Now is the time clauses in your contract with your client pertaining to your management of the green roof asset must be finalised, if they are not already in place. During construction, the facility manager needs to prepare to commence operations of the green roof immediately upon handover from the project manager. He or she should, therefore, allocate a budget for maintenance, engage or allocate a maintenance crew with the right skills, provide skills training if necessary, ensure maintenance set-up takes place before the handover and communicate progress in the green roof’s installation to the community in the building. If there is a need to inspire enthusiasm for the project among the community and stakeholders, again consider using hands-on horticultural workshops to engage their interest.
At the end of construction, the handover from the project manager to the facility manager occurs.
- Has the project manager provided all relevant documentation, including warranties?
- What information do you need to collate?
- How will you track expiry dates for warranties?
Operations: Asset development, growth and maintenance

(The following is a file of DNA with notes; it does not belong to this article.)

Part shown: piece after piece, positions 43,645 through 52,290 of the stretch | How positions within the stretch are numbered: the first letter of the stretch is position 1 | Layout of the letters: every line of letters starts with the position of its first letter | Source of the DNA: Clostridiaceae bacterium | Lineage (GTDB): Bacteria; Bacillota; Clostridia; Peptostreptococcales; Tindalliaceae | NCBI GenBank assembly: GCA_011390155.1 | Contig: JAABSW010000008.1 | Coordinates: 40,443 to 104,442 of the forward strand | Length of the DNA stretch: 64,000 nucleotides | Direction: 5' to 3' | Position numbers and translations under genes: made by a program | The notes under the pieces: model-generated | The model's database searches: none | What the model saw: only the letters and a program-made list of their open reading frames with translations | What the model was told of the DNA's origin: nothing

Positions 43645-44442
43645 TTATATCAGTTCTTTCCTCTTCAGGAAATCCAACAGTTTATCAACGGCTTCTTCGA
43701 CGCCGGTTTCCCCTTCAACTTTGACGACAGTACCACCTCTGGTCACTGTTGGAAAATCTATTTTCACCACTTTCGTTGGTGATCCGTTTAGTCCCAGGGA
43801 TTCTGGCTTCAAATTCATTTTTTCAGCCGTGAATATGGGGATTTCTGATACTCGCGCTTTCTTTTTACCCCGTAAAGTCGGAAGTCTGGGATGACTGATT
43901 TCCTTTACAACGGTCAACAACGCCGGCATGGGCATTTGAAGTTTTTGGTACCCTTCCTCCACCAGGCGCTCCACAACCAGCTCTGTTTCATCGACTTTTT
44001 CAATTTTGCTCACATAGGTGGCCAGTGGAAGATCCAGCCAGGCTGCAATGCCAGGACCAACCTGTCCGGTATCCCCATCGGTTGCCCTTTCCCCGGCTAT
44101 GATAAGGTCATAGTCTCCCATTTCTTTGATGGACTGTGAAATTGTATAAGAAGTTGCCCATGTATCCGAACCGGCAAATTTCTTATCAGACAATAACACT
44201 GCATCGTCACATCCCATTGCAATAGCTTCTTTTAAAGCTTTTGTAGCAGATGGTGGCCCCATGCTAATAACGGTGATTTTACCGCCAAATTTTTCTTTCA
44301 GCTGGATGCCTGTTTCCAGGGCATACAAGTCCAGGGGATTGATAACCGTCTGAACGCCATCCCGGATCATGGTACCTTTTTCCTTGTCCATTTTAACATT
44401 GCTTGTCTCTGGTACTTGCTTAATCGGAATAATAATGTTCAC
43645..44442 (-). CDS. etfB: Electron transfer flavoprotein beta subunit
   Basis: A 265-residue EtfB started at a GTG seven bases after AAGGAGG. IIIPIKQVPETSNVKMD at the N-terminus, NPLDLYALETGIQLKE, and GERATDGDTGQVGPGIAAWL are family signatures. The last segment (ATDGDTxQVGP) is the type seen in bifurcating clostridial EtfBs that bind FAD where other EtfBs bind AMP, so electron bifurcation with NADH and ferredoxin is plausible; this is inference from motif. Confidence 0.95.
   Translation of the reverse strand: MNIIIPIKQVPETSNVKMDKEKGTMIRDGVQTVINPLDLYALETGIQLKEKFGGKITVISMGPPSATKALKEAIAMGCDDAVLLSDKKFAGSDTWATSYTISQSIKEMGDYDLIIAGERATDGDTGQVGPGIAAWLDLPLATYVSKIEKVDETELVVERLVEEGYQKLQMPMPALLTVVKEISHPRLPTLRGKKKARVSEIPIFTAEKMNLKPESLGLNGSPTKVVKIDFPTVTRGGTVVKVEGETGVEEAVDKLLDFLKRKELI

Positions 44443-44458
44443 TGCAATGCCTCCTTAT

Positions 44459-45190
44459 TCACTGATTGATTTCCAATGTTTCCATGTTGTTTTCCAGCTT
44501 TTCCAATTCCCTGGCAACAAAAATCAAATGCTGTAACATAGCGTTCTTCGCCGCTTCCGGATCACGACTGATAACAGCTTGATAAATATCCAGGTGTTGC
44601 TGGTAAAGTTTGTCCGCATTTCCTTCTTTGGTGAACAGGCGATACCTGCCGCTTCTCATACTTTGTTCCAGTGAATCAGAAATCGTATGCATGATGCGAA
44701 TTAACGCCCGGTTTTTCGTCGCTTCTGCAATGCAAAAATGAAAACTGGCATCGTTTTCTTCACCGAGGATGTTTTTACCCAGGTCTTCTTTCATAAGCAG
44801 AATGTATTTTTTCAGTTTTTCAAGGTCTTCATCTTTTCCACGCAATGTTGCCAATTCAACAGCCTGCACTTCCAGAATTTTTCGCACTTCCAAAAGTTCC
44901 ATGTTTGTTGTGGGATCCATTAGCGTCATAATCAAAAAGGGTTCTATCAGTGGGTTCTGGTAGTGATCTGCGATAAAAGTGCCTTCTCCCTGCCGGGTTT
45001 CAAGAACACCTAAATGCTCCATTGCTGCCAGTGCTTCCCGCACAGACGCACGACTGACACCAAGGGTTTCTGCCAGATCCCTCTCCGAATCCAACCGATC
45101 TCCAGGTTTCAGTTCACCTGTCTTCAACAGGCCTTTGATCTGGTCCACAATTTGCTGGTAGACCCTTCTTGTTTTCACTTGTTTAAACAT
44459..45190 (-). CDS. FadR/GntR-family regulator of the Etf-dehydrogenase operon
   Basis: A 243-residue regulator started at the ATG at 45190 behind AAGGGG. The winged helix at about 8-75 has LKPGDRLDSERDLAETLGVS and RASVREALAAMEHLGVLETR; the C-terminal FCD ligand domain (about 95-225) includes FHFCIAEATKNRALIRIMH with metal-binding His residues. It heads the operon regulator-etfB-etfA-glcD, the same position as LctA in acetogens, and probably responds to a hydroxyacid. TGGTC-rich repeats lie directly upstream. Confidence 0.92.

The mission of FM in the operational phase of a green roof asset is to grow it from juvenility to maturity and cultivate it through its adult life. Much of this work will be done by horticulturalists with specialist knowledge of green roofs, with FM playing a managerial role. It should include:
- performance reviews of maintenance crew analysis of data monitored by maintenance crew, and directions for response to analysis
- ongoing regular communication to stakeholders about what is happening
- on the green roof – green roofs are environments that change constantly
- yearly budgeting, and
- five-yearly strategic reviews of the purpose of the green roof asset: the purpose may evolve over time and it needs to be analysed and agreed with the building owner.
Realising strategic value
In commercial, retail and multi-residential buildings, the single person with greatest responsibility for realising a green roof asset’s potential strategic value is the facility manager. Although, to date, there has been little discussion about the role of FM in the various phases of a green roof’s life cycle, mapping out the role is straightforward. By taking a systematic series of actions, FM will help create increasingly valuable green roof assets. The starting point is to understand how green roofs work and the range of functions they can perform.
The author, Shelley Meagher PhD, is CEO of Do it on the Roof, a specialist green roof and wall company based in Melbourne. This article appears in the February/March edition of Facility Management.